(Reuters) - The U.S. Congress has strong arguments for obtaining President Donald Trump’s tax returns, but first faces a long court battle that could extend into the 2020 presidential election, some legal experts said.
Democratic Party leaders, who took control of the House in November, have recently stepped up pressure on Trump to release tax records from 2013 to 2018, which legal experts said could shed light on the president’s business dealings.
Richard Neal, chairman of the House Ways and Means committee, which oversees tax matters, has given the Internal Revenue Service until April 23 to produce the documents.
Trump’s personal lawyer, William Consovoy, in a letter to the Treasury Department on Monday, accused Neal’s committee of using its “investigatory tools to unlawfully retaliate against a political opponent.”
Lawmakers can go to court and ask a judge to force disclosure of the tax returns, but such a process could unfold slowly and become an issue in the 2020 election, legal experts said.
“I expect Trump will stall at every opportunity,” said Steven Rosenthal, a tax lawyer with the Urban-Brookings Tax Policy Center in Washington, adding that “delay is a victory for Trump.”
Consovoy did not immediately respond to a request for comment.
A law from 1924 says that the IRS “shall furnish” any tax return requested by the chair of the Ways and Means committee.
“If you look at the plain language of the statute, Neal is on strong footing here,” said Jessica Levinson, a professor at Loyola Law School in Los Angeles.
But this does not mean that Congress has unlimited power to request tax returns, experts said.
If Congress invokes this statute, it must be acting with a legitimate legislative purpose, legal experts said, citing a 1957 ruling by the U.S. Supreme Court.
In that decision, the Court said that Congress was not a “law enforcement agency” that can seek information to uncover crimes.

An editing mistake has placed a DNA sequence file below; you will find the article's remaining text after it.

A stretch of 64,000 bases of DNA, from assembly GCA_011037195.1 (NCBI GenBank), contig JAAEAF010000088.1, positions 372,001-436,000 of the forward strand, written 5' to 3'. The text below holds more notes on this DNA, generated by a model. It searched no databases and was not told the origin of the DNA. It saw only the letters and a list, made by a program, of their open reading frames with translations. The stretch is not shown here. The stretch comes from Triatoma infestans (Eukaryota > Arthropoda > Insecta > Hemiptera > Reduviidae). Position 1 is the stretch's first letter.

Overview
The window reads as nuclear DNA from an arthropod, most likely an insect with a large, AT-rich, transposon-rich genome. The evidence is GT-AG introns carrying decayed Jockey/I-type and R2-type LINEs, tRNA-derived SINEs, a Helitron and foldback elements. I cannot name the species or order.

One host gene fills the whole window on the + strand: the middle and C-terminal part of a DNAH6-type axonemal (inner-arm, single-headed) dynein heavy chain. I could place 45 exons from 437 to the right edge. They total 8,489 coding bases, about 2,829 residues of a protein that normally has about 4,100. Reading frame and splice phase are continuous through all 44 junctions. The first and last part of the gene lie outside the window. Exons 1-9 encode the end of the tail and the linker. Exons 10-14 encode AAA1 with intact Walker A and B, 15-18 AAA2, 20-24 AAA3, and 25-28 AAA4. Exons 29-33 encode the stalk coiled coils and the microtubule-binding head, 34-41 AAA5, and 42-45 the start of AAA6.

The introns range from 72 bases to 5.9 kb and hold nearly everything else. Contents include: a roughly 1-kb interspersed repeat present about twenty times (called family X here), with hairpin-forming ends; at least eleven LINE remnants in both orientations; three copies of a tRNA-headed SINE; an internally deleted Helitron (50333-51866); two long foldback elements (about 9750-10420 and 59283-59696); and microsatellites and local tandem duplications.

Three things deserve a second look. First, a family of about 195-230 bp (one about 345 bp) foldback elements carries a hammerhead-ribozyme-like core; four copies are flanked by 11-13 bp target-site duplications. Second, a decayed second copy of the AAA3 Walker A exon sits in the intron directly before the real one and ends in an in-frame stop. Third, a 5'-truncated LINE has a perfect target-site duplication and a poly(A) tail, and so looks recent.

Neal said in an April 4 statement that the documents will aid Congress in evaluating whether the IRS has been effective in enforcing tax laws against the president.
“The IRS has a policy of auditing the tax returns of all sitting presidents and vice presidents, yet little is known about the effectiveness of the law,” Neal said.
Consovoy in Monday’s letter said that “no one actually believes” Neal’s “invented” reasons for wanting the tax returns.
Ross Garber, a lawyer in Washington focusing on political investigations, called Consovoy’s argument “plausible” and said it was possible a court would side with the president.
Garber said Congress’ authority to request the documents would be stronger if it were conducting impeachment proceedings. Courts have held that Congress’ investigative powers are broader in the impeachment context, he said.
But Edward Kleinbard, a tax law professor at the University of Southern California, said Neal’s stated reason for demanding the tax returns — ensuring that tax laws are being enforced against Trump — was more than sufficient.
“The integrity of tax system depends on peoples’ willingness to assess tax against themselves. The president of the U.S. is the taxpayer-in-chief, and he sets the standard,” Kleinbard.
Kleinbard, who formerly served as chief of staff to Congress’ Joint Committee on Taxation, noted that Trump was the first U.S. president in nearly 40 years who has not voluntarily released his tax returns to the public.
Trump has said he cannot make the returns public because they are under audit.
Kleinbard called that argument “nonsense,” saying nothing prohibits a person under audit from releasing his tax returns.
Reporting by Jan Wolfe; Editing by Noeleen Walder and Lisa Shumaker
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